There is a long history of association between the critical role of smoking on the incidence and severity of periodontal disease.[38],[39] It is now generally accepted that cigarette smoking is a significant risk factor for periodontal disease.[40] In 1983, Ismail et al.[41] analyzed smoking and periodontal disease and found that after adjusting for potential confounding variables such as age, oral hygiene, gender and socioeconomic status, smoking remained a major risk indicator for periodontal diseases. Locker and Leake[42]  found that among Canadians, smoking was one of the most consistent predictors of periodontal disease experience. Two similar population-based epidemiologic studies have found that periodontitis is more common in smokers than nonsmokers [43],[44] and it has also been reported that smoking is associated with an increase in serum inorganic fluoride concentration.[45] It is likely that the fluoride content of tobacco is the single most significant risk factor in this association.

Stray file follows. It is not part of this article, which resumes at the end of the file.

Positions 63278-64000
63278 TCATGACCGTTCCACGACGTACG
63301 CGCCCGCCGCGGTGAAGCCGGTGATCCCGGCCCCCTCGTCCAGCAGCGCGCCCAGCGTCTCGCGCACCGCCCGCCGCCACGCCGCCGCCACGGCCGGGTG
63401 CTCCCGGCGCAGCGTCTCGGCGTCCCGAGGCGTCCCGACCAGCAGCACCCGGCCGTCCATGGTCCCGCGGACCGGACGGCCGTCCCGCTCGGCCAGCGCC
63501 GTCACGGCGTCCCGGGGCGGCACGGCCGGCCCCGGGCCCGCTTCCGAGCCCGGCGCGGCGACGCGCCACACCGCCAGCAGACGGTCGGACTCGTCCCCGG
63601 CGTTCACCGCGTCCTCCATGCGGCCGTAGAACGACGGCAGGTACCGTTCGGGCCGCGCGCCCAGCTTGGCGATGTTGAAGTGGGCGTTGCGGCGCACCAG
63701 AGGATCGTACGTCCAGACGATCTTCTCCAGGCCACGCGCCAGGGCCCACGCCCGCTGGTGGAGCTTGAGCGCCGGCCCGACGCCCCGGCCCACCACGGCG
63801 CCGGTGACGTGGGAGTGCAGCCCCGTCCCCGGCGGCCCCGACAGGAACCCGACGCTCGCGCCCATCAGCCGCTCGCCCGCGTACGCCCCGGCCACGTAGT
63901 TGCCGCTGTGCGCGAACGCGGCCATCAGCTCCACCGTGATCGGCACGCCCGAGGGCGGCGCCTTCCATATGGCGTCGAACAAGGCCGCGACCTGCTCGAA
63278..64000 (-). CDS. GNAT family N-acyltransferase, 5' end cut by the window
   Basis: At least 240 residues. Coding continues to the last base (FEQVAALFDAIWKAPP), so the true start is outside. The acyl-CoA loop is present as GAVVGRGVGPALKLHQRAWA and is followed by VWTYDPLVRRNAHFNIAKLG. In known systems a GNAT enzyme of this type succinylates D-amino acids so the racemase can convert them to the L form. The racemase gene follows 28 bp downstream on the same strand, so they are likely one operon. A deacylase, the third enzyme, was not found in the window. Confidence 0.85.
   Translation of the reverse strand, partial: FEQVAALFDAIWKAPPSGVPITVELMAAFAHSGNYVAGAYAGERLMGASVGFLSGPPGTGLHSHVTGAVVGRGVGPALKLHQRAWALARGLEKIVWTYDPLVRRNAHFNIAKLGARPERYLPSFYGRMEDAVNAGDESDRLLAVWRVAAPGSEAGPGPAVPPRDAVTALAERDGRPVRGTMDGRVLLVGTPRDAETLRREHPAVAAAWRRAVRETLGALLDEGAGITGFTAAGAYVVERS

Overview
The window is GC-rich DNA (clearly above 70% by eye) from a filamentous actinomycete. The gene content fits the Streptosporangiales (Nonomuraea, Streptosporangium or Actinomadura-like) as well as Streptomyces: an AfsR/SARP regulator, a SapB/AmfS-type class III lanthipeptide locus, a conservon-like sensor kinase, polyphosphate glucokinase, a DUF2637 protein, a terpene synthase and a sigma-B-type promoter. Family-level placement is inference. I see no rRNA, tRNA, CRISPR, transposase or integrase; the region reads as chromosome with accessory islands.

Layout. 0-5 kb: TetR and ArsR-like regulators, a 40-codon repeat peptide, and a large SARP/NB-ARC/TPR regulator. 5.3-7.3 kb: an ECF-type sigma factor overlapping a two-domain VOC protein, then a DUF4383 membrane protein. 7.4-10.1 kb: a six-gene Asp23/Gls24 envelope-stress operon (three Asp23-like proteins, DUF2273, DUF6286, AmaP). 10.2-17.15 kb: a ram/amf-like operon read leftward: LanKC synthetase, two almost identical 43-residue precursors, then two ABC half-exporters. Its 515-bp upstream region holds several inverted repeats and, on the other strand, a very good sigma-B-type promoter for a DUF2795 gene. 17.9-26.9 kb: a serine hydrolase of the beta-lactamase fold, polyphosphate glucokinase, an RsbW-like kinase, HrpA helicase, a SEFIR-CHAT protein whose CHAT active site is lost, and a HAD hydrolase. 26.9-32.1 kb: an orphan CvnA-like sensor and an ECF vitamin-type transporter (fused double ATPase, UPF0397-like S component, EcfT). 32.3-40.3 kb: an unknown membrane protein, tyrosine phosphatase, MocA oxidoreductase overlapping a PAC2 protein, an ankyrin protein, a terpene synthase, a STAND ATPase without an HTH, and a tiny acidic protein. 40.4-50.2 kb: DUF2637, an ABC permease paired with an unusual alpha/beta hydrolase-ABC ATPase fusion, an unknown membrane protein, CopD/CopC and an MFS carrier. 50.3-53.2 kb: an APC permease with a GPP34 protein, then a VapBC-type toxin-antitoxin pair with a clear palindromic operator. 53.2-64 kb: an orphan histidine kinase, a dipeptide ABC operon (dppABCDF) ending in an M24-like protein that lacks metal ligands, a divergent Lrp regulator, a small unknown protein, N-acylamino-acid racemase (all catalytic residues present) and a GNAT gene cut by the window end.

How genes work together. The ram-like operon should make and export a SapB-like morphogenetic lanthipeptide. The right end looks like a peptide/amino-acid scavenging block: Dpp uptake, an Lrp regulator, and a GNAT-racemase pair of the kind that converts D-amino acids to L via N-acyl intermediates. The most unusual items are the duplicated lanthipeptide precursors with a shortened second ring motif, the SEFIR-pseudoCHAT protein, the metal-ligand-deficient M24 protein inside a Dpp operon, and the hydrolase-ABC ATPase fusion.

Similarly a recent study Simpson et al.[46] on the bio-availability of fluoride (from tea) demonstrated that fluoride was retained in the oral cavity where it shows a strong binding ability to interact with the oral tissues and their surface integuments. This is to be expected as Yadav AK et al.[47] reported that tea, toothpaste, tobacco, and dental mouthwashes (with tobacco and without tobacco use) are significant sources of total dietary fluoride intake demonstrating that they frequently expose the human body to 3.88-137.09, 53.5-338.5, 28.0-113.0, 16.5-306.5 and 23.5-185.0 microg of fluoride per gram of these items, respectively. Fluoridation of drinking water and its subsequent contribution of fluoride compounds to other food products through processing and cooking with fluoridated water would increase dietary fluoride exposure further. It is plausible to suggest therefore that total dietary intake of fluoride may be a major risk factor to the development of periodontal disease.